Ask Angelo Valletta, CIO at Sun National Bank, about IT's role in the company's sure-handed launch of its mobile...
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banking platform back in early 2010, and he talks about team effort. Gaining a competitive advantage by being one of the first banks of its size to offer mobile banking was the result of a "team going in the same direction," says Valletta, who also heads bank operations at Sun National, a subsidiary of Sun Bancorp Inc., both headquartered in Vineland, N.J. "IT is not the tail wagging the dog here."
That may be true. But the groundwork for mobile was, in fact, laid by IT -- and not in 2010, the company's mobile target date, but four years earlier, when the technology was still a gleam in the business's eyes.
With about $3.5 billion in assets, Sun National is not a large bank by national standards. In the competitive New Jersey marketplace, however, it has become a statewide force, with 65-plus locations. It also has the second-largest commercial bank headquartered in the state. The bank touts its "local decision makers" as one of its main differentiators from the too-big-to-fails, and business tastemakers have taken notice. Forbes Magazine named Sun Bancorp Inc. one of the nation's most trustworthy companies, which the company's CEO, Thomas Geisel, proudly noted in an interview earlier this year.
There are very few situations where a bank our size can be first to market, and we really made a play for it.
It was Geisel who announced in 2009 that he wanted Sun Bancorp's banks to be out in the market with an integrated mobile offering by early 2010, Valletta said. "He wanted to be first among banks our size to offer mobile banking -- and not just with one of the forms, but text messaging, mobile native applications for the Android, iPhone and other devices, and mobile Web browsing."
While IT may not be the tail wagging the dog at Sun National, Valletta was well into the process of readying the bank for a mobile channel when Geisel made his announcement. "We started kicking around the idea in 2006," Valletta said. "We would never have been able to get there if we weren't taking a look at products early on and building those internal relationships to get it done."
How CIOs should be thinking about gaining a competitive advantage through the use of IT is a hot topic this year at CIO conferences and in headhunter circles. At the recent Gartner CIO Forum, for example, analysts pointed out that interest in how one's competitors are using technology to gain an advantage has risen sharply among business leaders.
Judy Homer, president at New York placement firm J.B. Homer Associates Inc., said that current CIO searches call for someone who can work with business units -- marketing and products, in particular -- as well as vendors to gain a competitive advantage for the business. "It's not about having a seat at the table," Homer said, "but about getting there faster, cheaper and quicker."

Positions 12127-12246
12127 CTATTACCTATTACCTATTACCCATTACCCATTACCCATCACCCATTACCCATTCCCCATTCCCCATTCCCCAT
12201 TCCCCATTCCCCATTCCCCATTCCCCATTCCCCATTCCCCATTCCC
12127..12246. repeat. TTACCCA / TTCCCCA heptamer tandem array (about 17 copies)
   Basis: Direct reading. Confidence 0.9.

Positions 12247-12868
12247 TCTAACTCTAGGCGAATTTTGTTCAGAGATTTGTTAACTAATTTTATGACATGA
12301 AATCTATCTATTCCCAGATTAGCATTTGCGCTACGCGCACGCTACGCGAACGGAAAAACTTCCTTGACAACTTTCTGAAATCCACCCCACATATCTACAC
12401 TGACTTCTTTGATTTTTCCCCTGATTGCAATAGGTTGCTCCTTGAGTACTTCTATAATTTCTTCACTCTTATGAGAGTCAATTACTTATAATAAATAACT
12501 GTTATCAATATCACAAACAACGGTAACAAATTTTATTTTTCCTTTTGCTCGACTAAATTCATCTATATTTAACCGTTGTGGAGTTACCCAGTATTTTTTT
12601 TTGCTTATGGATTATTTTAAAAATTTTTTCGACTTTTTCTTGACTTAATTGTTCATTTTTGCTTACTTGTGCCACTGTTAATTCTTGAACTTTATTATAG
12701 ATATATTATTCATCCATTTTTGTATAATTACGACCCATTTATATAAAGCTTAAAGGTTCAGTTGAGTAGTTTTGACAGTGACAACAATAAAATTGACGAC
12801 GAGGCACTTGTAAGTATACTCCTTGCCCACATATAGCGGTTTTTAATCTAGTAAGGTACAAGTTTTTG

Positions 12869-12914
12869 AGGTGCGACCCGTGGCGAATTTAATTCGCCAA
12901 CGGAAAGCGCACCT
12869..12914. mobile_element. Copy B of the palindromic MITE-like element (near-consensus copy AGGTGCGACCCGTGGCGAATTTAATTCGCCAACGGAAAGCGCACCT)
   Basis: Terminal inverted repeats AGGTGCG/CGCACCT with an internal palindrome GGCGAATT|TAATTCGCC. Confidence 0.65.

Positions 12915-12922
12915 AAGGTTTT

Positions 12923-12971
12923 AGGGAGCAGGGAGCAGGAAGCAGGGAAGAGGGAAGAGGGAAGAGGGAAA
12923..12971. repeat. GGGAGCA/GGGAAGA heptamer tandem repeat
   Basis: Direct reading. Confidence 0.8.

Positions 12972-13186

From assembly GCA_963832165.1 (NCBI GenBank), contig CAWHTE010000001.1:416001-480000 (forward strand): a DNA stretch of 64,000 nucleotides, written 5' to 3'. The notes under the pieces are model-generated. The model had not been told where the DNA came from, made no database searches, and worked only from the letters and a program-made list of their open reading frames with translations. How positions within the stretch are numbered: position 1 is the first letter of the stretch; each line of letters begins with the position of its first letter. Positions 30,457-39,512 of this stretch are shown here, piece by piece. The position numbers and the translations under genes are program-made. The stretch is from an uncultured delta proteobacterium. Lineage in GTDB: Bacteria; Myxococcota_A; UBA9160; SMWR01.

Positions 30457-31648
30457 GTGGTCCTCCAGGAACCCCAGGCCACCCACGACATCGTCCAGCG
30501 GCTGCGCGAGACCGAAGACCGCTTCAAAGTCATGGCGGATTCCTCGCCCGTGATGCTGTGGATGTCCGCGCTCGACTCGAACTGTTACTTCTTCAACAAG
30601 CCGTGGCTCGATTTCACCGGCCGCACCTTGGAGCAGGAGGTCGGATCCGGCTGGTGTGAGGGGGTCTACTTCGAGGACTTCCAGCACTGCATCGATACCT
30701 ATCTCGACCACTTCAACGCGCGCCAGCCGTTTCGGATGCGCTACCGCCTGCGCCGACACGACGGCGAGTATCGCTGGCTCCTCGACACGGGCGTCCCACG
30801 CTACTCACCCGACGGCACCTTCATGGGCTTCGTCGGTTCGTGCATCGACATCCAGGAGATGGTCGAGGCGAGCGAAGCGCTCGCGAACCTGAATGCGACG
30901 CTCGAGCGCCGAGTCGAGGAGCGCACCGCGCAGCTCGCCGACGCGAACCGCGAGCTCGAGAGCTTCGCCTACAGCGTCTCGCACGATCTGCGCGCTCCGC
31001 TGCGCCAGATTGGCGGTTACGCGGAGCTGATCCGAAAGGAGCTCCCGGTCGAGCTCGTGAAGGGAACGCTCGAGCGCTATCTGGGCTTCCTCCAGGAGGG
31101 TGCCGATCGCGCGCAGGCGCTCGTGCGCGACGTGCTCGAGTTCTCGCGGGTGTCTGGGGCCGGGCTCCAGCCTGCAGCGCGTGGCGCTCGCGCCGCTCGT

Gaining a competitive advantage by sharing early and often
In his nine years at the bank, the last four as CIO, Valletta has made a point of building strong relationships with the bank's business groups at every level, including those local decision makers that are the bank's strong suit. The relationships proved critical to getting an early jump on developing the bank's mobile channel. "It was not so much political positioning, but education," Valletta said.
For starters, the marketplace for mobile banking apps was very different in 2004 than today. "Back then, some vendors just had text, some had native apps for certain devices and some had just Internet-based applications. We needed a provider with all three, who could work together with our core banking partner because that was important to building those interfaces," he said. Valletta kept close tabs on what the megabanks, with their large research-and-development budgets, were considering.
Choosing a mobile partner required "a lot of due diligence" but, by starting early, IT was not only able to pin down a vendor (it wound up choosing mFoundry Inc.), but also able to begin crafting a contract, Valletta said. When the bank's business leaders did decide to pull the trigger, all that was left was "to negotiate with the vendor on price."
Knowing when to launch to gain a competitive advantage is critical, Valletta said. Here, again, business relationships were key. "We were able to say to the business that we believe this will be a new channel that our customers will want, but we don't know timing," Valletta said. "We need you marketing folks, you products folks, you people on the front lines to give us some guidance."
More on gaining a competitive advantage
Valletta said he is using the same approach on other new products, such as mobile-phone capture of checks. "When we provide that to customers, it's truly a line-of-business decision, but we are ready with the infrastructure and can go to market with any one of those products within months, not years," he said. In the meantime, he can bask in the mobile app coup, which debuted with a marketing blitz of radio promotions and wrap-around bus ads.
"There are very few situations where a bank our size can be first to market, and we really made a play for it," Valletta said.
Let us know what you think about the story; email Linda Tucci, Senior News Writer.